The story of this house is well known: it was built in or about 1858 and saved from demolition by Dr George Emery (1923-2005), who had it removed from its original location above Moray Place (off View Street) and reconstructed on the lower part of his property in Haywood Street, Mornington. A fine house for such an early date, it really is a marvel of settler craftsmanship. It also has an interesting history of occupation, with those who lived in it including the medical superintendents Edward Hulme and Isaiah De Zouche, and the art dealer Ambrose Chiaroni. It has a Category II registration with Heritage New Zealand.
A question has been niggling me though: was it really built in 1858? I recently attended a very interesting and well-researched talk by Peter Entwisle at the Otago Museum: All Shapes and Sizes – Domestic Architecture in Victorian Dunedin – The Colonial Bay Villa. I won’t summarise the talk here, but the Haywood Street house proved an intriguing and difficult example to place in the development of Dunedin’s domestic architecture, as the pre-gold rush date seemed at odds with a number of its features and influences on local design at the time. Rather than trying to reconcile the style of house to the year 1858, I’ve been wondering if the building has been misdated.
Dr Emery did much good research himself, as did Lois Galer, and early rates records suggest improvements on the site around 1858. The new information I am throwing into the mix is photographic evidence, which suggests that the house as we know it was in fact built a few years later. The image below is dated 1862, and this is confirmed by the presence of the Theatre Royal in Princes Street and the original Otago Boys’ High School under construction. It has been used to illustrate the history of the house before, but through the digital technology of Te Papa’s Collections Online it is possible to zoom in on the detail and discover more. The detail shows the verandah to be only partially constructed, an incomplete chimney, window openings without joinery or glazing, and the general appearance of a building site. An earlier cottage may well have been incorporated into the structure, but it seems that the house in its final form was under construction in the middle part of 1862. This is only four years different from the established date, but they are a significant four years in terms of Dunedin’s history, as they place the house in the thick of the gold rush period rather than ahead of it. It would be interesting to re-investigate the history of the house in the light of this knowledge, taking another look at the land records. This may be of niche interest, but because of the house’s established status as a ‘forerunner’, from an historian’s point of view it’s well worth the trouble of putting it in accurate context.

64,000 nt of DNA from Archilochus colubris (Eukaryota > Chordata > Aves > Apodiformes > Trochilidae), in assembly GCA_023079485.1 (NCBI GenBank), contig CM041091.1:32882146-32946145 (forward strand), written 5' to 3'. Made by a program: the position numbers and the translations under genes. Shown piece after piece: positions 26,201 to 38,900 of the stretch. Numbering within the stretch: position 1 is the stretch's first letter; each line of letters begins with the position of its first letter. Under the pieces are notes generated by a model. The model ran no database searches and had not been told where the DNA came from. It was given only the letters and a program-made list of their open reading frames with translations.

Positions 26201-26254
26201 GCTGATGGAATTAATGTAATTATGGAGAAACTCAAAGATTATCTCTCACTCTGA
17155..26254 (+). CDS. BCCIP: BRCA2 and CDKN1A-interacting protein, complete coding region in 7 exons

This little detective exercise is also a good example of the value of institutions making high-resolution copies of images available to researchers. Thank you Te Papa!
Galer, Lois. Houses of Dunedin: An Illustrated Collection of the City’s Historic Homes (Dunedin: Hyndman, 1995)